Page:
traveling along the coast visiting the beaches at Florianópolis, Santos, Guarujá, Rio de
    Janeiro, Salvador and Fortaleza. Brazil has by far the most beautiful girls in the world
    and most of them can be seen on the beaches. I still had to get to the Amazon and Manaus,
    a city of over 1,000,000 people in the middle of the Amazon jungle. I would have to take
    two long bus rides from São Paulo to Salvador then on to Fortaleza and two airplane
    flights to Brasília then to Manaus.

    There are very few options available to reach Manaus. You can travel up river by boat
    from Belém, which can take as long as eight days or you can fly, but most flights have to
    go through Brasilia to get there. From Fortaleza I had to fly south to Brasília then back
    up north again to Manaus. Roads into the Amazon are few and many are impassable because of
    rain washing out the roadway at different times of the year. I was amazed to hear that few
    Brazilians have ever been to the Amazon but considering how far and inaccessible it is to
    get to I can see why.

    Manaus overlooks the Negro and Solimões rivers, which are part of the mighty Amazon
    River. Hundreds of tributaries branch off from the river and wind their way into the
    Amazon jungle. The river is almost 8 kilometers wide at this point and is a busy port with
    ocean going ships traveling 1600 kilometers up river from the Atlantic Ocean to get here.
    From the waterfront you can take hundreds of smaller vessels to many parts of the Amazon
    jungle. Like many tourists that come here I wanted to explore the jungle.

    It did not take long once I had landed at the airport that I was approached by a couple
    of safari tour operators. After sitting through the usual sales pitch I escaped to a quiet
    place in the airport and read their brochures. Since I had arrived late at night I decided
    to sleep at the airport until the morning when the local bus arrived to take me into the
    city. This was only one of the many airports I have slept in throughout the world. Being a
    budget traveler I often do this to save money rather than taking an expensive taxi ride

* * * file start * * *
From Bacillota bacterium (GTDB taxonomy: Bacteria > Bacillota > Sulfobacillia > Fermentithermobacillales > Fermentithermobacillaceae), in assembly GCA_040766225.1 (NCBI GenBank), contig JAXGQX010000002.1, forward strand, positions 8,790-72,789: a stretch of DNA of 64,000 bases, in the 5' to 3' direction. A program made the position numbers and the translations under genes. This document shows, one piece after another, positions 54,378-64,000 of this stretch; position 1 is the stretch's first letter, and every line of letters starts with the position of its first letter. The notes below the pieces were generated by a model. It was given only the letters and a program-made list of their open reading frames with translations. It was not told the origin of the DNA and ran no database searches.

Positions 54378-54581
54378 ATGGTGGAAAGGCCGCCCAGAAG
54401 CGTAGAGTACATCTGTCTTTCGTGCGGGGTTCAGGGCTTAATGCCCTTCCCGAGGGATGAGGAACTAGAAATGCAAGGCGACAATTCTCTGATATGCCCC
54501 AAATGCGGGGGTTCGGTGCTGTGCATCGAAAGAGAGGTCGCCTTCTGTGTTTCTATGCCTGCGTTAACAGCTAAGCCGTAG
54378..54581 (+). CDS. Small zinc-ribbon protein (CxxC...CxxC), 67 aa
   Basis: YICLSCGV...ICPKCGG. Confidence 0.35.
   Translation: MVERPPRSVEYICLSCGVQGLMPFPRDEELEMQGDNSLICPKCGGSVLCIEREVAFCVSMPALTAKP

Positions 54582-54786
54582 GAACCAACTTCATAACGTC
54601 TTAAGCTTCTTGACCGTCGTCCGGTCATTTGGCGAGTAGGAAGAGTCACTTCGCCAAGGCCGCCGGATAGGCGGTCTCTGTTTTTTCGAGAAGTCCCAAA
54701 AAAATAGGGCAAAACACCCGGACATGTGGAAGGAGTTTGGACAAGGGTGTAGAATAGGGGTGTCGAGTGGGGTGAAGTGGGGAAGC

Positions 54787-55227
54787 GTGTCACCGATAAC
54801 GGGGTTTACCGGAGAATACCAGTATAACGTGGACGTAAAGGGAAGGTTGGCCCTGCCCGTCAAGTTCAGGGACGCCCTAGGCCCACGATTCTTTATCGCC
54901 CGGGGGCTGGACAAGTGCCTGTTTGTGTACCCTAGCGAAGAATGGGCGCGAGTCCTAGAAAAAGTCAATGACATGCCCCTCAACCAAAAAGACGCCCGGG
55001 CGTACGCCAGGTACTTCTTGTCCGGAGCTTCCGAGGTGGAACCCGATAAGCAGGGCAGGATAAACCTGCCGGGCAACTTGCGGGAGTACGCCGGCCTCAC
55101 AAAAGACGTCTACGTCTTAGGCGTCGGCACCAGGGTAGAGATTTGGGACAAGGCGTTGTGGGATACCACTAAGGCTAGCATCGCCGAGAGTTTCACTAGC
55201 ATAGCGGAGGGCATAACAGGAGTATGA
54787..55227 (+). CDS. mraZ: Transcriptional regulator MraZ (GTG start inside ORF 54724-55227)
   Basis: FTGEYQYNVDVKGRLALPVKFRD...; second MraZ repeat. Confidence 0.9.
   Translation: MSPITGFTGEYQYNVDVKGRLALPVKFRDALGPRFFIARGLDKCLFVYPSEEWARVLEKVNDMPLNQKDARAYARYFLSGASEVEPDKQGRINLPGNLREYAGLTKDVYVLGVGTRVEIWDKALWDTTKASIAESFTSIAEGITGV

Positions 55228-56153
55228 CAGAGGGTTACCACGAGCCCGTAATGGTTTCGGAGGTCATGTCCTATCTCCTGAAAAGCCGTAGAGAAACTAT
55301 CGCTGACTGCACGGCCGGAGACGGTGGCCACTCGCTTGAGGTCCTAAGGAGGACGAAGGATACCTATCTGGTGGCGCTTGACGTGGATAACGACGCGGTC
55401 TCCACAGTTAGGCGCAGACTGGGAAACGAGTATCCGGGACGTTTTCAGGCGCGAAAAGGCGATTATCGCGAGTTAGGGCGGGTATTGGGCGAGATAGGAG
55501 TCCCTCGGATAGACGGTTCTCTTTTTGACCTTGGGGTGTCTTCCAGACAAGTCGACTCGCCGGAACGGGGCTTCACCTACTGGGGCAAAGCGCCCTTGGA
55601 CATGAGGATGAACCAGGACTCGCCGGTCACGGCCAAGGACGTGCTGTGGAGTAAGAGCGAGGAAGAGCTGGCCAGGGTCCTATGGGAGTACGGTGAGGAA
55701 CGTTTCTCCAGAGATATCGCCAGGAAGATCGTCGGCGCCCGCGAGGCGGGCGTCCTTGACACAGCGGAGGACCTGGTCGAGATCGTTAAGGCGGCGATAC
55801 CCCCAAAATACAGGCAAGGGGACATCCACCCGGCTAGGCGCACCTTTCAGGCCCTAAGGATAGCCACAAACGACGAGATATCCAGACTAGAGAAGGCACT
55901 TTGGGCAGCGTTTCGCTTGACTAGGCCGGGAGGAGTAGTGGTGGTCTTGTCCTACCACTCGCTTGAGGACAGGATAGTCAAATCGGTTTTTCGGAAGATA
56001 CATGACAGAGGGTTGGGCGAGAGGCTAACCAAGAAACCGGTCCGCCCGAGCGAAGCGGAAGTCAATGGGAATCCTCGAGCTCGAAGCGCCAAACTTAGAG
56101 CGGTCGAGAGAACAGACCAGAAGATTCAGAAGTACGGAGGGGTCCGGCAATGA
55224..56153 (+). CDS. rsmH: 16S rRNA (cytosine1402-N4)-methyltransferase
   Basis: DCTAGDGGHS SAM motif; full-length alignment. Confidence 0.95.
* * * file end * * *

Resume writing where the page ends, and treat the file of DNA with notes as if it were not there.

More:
into town late at night or staying at an expensive hotel near the airport. Once I got into
    the city and found a cheap hostel to stay in, I began looking for the tour companies that
    operated trips into the jungle.

    Like other safaris and tours I had taken in Africa, Asia and India there were many to
    choose from at different prices and all say they were the best. I have found out that it
    is not always the companies that are the most expensive that are the best. Talking to
    other travelers who have gone on the tours is probably the best way to find out which ones
    to take. Travelers on a budget will definitely tell you if they had a bad experience with
    a tour company. Never pay the price you are quoted in the brochure. When you tell them the
    price is too expensive and you start to walk out of the office the price all of a sudden
    is reduced. There are many companies wanting your business and they will not let you leave
    their office until you sign up with them. They will tell you not to tell other people on
    the tour the price they gave you. Later you will discover that everyone on the tour paid a
    different price for the same tour.

    Manaus is a mixture of old colonial architecture, Indian culture and modern European
    lifestyles. It was the rubber boom of the 19th century that started the growth
    of this city, but once the boom was over the city declined until the tourist craze and
    minerals, timber and its many byproducts created new industries. I was fortunate to visit
    the opera house one night when the Manaus symphony was playing. This beautiful building
    seems out of place in a city situated in the middle of the Amazon jungle. After three days
    of visiting the arts, crafts and fish markets I was ready to go into the jungle.

    I decided on using Green Planet Tours to spend five days of jungle adventure and wasn’t
    disappointed. I was not interested in luxury tours and always pick safaris and tours that
    are basic and inexpensive. The next day I was picked up at the hostel I was staying at and
    driven down to the waterfront with a girl from Denmark and a guy from Germany. We would be
    meeting a group of five other travelers who were already at the floating lodge on one of
    the tributaries of the Amazon.

    We crossed the river in a small motor boat then took a local bus to another tributary
    where we boarded a long narrow canoe which had a small engine attached to a propeller with